2017 APSA Best Dissertation Award in the Migration and Citizenship Section

Published: June 1, 2017

The Political Science Department would like to congratulate our own Professor Adrian Shin. Shin's dissertation received the 2017 APSA Best Dissertation Award in the Migration and Citizenship Section. His dissertation was viewed by a committee member as “an ambitious, big picture project. His central argument - that ‘natural resource wealth has differential effects on immigration policy under different political institutions’ - is thought-provoking and unambiguously original.” Assistant Professor Shin will receive his award at APSA in San Francisco this September.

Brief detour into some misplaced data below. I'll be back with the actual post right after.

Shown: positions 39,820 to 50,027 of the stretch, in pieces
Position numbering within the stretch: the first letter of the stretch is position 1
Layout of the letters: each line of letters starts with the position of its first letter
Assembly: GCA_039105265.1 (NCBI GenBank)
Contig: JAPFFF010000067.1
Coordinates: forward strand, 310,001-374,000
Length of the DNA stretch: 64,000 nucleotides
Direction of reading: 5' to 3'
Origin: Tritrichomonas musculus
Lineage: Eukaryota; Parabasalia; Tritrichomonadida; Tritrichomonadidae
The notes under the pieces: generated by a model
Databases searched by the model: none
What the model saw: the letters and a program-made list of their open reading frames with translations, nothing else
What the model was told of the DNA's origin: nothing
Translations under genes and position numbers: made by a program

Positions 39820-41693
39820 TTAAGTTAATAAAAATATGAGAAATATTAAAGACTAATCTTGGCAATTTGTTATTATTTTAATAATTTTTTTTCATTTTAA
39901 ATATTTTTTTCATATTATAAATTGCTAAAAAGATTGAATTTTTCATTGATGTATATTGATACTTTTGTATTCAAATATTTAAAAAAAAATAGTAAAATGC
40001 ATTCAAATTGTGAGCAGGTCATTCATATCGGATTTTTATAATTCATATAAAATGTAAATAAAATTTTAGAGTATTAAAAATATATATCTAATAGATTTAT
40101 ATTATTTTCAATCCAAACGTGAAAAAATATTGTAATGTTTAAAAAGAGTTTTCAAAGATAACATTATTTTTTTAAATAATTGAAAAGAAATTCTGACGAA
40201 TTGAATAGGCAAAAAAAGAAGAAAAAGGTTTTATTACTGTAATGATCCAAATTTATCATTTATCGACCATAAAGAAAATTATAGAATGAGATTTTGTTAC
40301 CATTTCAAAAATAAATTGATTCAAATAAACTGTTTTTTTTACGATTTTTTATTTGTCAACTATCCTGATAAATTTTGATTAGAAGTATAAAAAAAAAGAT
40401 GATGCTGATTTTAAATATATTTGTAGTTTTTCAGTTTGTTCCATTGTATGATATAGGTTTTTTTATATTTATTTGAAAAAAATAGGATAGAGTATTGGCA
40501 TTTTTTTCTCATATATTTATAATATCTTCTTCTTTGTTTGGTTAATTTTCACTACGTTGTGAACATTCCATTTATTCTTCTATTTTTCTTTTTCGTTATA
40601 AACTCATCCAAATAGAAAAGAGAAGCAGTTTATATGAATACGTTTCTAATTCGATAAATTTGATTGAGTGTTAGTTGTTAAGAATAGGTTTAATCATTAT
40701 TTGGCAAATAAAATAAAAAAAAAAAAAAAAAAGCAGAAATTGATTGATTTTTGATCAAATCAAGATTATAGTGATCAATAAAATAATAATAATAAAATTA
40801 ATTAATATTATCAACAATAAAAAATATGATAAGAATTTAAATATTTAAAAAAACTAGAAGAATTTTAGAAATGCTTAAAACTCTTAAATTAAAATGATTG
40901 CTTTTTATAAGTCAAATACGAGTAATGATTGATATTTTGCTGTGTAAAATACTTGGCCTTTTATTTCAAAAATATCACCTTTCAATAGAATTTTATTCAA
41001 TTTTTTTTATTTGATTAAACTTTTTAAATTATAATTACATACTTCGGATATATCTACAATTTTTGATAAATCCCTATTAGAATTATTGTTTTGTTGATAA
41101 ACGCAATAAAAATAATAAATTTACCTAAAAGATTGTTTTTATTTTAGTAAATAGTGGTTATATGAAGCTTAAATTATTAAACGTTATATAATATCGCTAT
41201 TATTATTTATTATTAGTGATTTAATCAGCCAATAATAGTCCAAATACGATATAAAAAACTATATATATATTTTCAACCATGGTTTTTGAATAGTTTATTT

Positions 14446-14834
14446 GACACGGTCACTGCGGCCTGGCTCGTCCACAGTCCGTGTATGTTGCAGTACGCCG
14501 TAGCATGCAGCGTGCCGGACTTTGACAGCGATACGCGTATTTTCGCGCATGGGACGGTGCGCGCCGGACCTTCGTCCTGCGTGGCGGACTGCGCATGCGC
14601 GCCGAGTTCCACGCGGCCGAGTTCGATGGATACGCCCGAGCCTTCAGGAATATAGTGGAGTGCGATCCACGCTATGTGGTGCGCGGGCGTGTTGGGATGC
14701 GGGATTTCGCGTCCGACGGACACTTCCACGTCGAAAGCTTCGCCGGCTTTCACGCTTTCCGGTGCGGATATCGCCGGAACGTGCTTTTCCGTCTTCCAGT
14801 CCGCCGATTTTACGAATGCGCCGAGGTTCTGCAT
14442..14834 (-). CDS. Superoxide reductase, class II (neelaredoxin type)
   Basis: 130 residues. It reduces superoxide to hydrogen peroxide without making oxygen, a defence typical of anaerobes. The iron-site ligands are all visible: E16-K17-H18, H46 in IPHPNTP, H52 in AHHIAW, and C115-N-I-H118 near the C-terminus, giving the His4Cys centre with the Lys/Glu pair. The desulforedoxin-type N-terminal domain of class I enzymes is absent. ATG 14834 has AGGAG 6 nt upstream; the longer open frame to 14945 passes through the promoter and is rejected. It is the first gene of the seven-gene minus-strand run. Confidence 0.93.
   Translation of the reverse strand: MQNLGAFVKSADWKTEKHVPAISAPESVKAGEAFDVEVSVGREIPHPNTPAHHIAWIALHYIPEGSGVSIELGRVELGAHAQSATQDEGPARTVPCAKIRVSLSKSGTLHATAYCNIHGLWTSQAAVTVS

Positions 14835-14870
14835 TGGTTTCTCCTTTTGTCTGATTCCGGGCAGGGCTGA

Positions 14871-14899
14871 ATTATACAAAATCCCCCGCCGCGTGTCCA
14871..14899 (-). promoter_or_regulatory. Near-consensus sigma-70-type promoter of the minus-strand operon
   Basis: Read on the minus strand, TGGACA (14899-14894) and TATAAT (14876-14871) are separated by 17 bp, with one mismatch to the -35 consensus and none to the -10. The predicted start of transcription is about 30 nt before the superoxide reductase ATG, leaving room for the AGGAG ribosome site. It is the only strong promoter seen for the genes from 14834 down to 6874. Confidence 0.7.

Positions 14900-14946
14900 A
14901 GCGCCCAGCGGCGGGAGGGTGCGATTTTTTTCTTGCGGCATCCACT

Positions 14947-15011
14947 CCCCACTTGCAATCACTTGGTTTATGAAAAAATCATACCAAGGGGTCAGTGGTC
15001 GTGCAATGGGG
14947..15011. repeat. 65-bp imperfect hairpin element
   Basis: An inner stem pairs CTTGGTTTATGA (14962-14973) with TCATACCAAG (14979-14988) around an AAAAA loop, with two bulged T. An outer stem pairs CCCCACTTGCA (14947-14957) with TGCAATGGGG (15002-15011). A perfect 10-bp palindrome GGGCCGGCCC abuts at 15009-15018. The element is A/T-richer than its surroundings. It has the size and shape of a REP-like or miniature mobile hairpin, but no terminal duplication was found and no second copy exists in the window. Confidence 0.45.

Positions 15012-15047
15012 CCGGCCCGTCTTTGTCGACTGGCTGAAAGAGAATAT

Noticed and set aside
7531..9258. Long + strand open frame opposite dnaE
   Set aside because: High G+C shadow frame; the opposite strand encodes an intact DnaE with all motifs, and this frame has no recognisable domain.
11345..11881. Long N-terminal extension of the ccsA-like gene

Abstract: “Primary Resources, Secondary Labor: Natural Resources and Immigration Policy around the World" seeks to understand why some policymakers open their borders to low-skilled immigrants while others restrict immigration, by looking at the effects of natural resource wealth on pro-immigration firms and policymakers. The three empirical chapters in the dissertation examine the mechanisms through which revenues from capital-intensive natural resources shape immigration policy toward low-skilled workers from the developing world. The empirical findings in the dissertation demonstrate that natural resource wealth has differential effects on immigration policy under different political institutions; policymakers of resource-rich democracies tend to restrict low-skill immigration while resource-rich autocracies rely on foreign labor.

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